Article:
Addressing children’s tobacco smoke exposure (TSE) remains a public health priority. However, there is low uptake and ineffectiveness of treatment, particularly in low-income populations that face numerous challenges to smoking behavior change. A multilevel intervention combining system-level health messaging and advice about TSE delivered at community clinics that disseminate the Special Supplemental Nutrition Program for Women, Infants and Children (WIC), combined with nicotine replacement and intensive multimodal, individual-level behavioral intervention may improve TSE control efforts in such high-risk populations.
This trial uses a randomized two-group design with three measurement points: baseline, 3-month and 12-month follow-up. The primary outcome is bioverified child TSE; the secondary outcome is bioverified maternal quit status. Smoking mothers of children less than 6 years old are recruited from WIC clinics. All participants receive WIC system-level intervention based on the “Ask, Advise, Refer (AAR)” best practices guidelines for pediatrics clinics. It includes training all WIC staff about the importance of maternal tobacco control; and detailing clinics with AAR intervention prompts in routine work flow to remind WIC nutrition counselors to ask all mothers about child TSE, advise about TSE harms and benefits of protection, and refer smokers to cessation services. After receiving the system intervention, mothers are randomized to receive 3 months of additional treatment or an attention control intervention: (1) The multimodal behavioral intervention (MBI) treatment includes telephone counseling sessions about child TSE reduction and smoking cessation, provision of nicotine replacement therapy, a mobile app to support cessation efforts, and multimedia text messages about TSE and smoking cessation; (2) The attention control intervention offers equivalent contact as the MBI and includes nutrition-focused telephone counseling, mobile app, and multimedia text messages about improving nutrition. The control condition also receives a referral to the state smoking cessation quitline.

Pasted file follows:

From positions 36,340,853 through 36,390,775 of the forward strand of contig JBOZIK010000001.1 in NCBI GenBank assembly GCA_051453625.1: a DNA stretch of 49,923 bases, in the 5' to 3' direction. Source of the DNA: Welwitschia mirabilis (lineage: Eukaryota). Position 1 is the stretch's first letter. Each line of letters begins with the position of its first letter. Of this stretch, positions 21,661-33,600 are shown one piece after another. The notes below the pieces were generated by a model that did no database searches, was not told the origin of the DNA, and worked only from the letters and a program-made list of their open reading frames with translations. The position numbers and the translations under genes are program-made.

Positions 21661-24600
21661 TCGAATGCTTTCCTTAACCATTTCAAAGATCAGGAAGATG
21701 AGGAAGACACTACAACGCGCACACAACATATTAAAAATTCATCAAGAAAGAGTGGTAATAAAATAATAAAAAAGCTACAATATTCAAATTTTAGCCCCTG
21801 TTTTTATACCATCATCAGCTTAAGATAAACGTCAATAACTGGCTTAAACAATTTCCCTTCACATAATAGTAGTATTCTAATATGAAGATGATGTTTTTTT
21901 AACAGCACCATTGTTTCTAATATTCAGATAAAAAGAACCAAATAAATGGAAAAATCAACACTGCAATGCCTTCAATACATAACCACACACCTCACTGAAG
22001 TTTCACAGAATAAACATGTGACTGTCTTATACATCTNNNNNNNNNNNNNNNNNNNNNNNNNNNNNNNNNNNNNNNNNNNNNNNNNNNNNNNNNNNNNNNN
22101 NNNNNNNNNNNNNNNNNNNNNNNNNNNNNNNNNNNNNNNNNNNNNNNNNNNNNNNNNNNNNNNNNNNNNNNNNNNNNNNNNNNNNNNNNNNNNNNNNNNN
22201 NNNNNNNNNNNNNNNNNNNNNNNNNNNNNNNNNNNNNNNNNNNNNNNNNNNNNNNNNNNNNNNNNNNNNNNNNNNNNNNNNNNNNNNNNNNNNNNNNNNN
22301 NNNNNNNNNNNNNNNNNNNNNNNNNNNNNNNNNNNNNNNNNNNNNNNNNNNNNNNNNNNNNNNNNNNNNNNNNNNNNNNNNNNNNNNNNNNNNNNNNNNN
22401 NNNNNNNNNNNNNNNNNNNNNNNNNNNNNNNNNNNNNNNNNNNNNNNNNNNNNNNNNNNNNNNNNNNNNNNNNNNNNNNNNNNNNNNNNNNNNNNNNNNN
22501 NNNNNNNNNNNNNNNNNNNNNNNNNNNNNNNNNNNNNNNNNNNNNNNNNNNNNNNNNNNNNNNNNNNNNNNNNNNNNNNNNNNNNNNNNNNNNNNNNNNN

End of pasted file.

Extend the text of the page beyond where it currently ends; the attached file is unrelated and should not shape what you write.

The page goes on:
This study tests an innovative community-based, multilevel and integrated multimodal approach to reducing child TSE in a vulnerable, low-income population. The approach is sustainable and has potential for wide reach because WIC can integrate the tobacco intervention prompts into routine workflow and refer smokers to free evidence-based behavioral counseling interventions, such as state quitlines.
Clinicaltrials.gov NCT02602288. Registered 9 November 2015.